Apple employee says she was fired after main motion towards harassment By Reuters

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© Reuters. FILE PHOTO: Apple Inc logo is displayed outside of the company’s 2016 Worldwide Developers Conference in San Francisco, Calif., June 13, 2016. REUTERS / Stephen Lam / File Photo

From Julia Love

SAN FRANCISCO (Reuters) – An Apple (NASDAQ 🙂 employee who directed her colleagues to publicly share cases of harassment and discrimination within the company said she was fired on Thursday.

Janneke Parrish, an Apple program manager, said the iPhone maker informed her Thursday that she had been fired for deleting material on company devices while she was under investigation for a company town hall leak to the media. She told Reuters she denied it leaked.

Parrish said she deleted apps that contained details of her finances and other personal information before handing her devices over to Apple as part of the investigation.

Parrish said she believed she was fired for her work activism.

“To me, this seems to be a clear retaliation for the fact that I have spoken about abuses at my employer, wage equity and our working conditions in general,” she said.

Apple said Friday that it is not discussing specific employee matters.

Apple recently saw more examples of employee unrest. Last month, two Apple employees told Reuters that they had attacked https://www.reuters.com/technology/us-national-labor-relations-board-investigating-two-complaints-apple-workers-2021-09- 02 The company had brought charges with the National Labor Relations Board. The workers accused Apple, among other things, of retaliation and the suspension of the wage discussion among employees.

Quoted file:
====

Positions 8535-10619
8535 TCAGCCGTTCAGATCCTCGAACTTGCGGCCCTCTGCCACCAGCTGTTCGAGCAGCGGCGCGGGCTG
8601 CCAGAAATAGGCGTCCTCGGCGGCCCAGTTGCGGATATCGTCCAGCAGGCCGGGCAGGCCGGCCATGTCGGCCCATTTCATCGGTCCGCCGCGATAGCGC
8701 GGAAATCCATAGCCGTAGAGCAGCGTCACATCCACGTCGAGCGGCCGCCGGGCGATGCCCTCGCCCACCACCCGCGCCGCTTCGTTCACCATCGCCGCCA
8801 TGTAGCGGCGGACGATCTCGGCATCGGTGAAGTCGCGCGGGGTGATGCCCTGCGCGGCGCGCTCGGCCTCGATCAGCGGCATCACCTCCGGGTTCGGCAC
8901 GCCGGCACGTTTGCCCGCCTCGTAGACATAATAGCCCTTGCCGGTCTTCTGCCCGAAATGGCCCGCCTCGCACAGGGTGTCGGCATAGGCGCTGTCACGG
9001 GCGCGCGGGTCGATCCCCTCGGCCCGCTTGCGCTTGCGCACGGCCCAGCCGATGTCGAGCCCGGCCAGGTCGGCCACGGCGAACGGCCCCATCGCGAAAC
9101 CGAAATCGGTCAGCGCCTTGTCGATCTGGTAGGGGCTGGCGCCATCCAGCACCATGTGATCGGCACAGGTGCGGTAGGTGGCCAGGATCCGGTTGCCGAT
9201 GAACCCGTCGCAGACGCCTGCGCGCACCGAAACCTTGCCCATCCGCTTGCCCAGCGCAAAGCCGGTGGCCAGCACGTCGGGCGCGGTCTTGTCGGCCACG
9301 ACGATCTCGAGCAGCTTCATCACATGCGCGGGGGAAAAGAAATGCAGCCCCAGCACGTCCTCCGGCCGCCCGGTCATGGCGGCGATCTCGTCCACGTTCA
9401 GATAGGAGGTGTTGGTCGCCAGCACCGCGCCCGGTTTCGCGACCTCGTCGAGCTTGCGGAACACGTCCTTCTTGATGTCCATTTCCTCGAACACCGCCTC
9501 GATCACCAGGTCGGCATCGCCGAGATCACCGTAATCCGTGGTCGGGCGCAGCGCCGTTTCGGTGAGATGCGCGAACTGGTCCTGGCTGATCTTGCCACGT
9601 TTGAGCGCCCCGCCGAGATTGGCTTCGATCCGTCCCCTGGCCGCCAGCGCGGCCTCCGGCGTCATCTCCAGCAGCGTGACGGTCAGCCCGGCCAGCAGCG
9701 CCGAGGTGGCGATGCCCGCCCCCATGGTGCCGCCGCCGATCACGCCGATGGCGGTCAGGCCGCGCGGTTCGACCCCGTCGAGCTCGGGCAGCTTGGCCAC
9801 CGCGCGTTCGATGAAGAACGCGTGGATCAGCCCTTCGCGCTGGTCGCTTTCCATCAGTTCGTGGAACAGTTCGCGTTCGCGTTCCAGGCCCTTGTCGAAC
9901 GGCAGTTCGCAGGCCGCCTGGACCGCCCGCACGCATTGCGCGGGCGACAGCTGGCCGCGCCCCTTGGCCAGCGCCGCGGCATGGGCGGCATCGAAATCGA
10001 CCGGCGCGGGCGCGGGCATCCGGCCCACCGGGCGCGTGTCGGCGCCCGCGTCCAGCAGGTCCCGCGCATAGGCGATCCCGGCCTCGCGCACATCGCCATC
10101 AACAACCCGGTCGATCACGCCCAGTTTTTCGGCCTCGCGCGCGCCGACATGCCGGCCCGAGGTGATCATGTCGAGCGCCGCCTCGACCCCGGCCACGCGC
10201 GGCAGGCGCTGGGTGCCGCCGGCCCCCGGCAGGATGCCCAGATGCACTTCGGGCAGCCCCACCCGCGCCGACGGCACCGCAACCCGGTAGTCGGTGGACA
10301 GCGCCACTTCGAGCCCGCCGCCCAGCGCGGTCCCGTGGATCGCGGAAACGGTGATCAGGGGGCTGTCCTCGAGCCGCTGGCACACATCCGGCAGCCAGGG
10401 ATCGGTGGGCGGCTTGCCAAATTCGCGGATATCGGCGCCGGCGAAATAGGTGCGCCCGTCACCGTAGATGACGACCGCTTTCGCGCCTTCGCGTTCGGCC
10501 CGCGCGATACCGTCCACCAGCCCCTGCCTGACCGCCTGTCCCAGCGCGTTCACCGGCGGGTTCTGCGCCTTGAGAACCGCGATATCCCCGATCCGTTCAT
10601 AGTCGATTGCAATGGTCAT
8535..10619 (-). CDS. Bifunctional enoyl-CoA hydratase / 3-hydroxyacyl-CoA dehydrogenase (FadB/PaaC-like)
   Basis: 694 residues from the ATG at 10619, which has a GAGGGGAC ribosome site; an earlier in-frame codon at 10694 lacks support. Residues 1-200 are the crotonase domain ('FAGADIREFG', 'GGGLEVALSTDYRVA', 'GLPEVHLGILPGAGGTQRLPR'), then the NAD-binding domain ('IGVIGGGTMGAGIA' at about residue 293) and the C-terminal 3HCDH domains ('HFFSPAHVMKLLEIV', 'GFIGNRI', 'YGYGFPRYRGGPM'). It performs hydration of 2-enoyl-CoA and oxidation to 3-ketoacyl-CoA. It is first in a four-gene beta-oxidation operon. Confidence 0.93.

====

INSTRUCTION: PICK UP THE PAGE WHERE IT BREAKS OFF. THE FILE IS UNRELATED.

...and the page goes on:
Apple has stated that it “strives to create and maintain a positive and inclusive workplace,” and that it takes “all concerns” of employees seriously.

US law protects the right of employees to openly discuss certain topics, including working conditions, discrimination, and equal pay.

Over the summer, current and former Apple employees began sharing their experiences of harassment and discrimination on social media. Parrish and a few colleagues began posting the stories in a weekly digest called “#AppleToo” on social media and a posting platform.

Parrish said she was careful to respect company rules and never shared any information she believed was confidential. She said she continued to publish the #AppleToo executive summary after it was investigated in late September.

“If anything, the importance of this work becomes clearer than ever when Apple responds to criticism by opening internal investigations into those who want it to go away,” she said. “It’s easier for them to quit people than to actually listen to them.”

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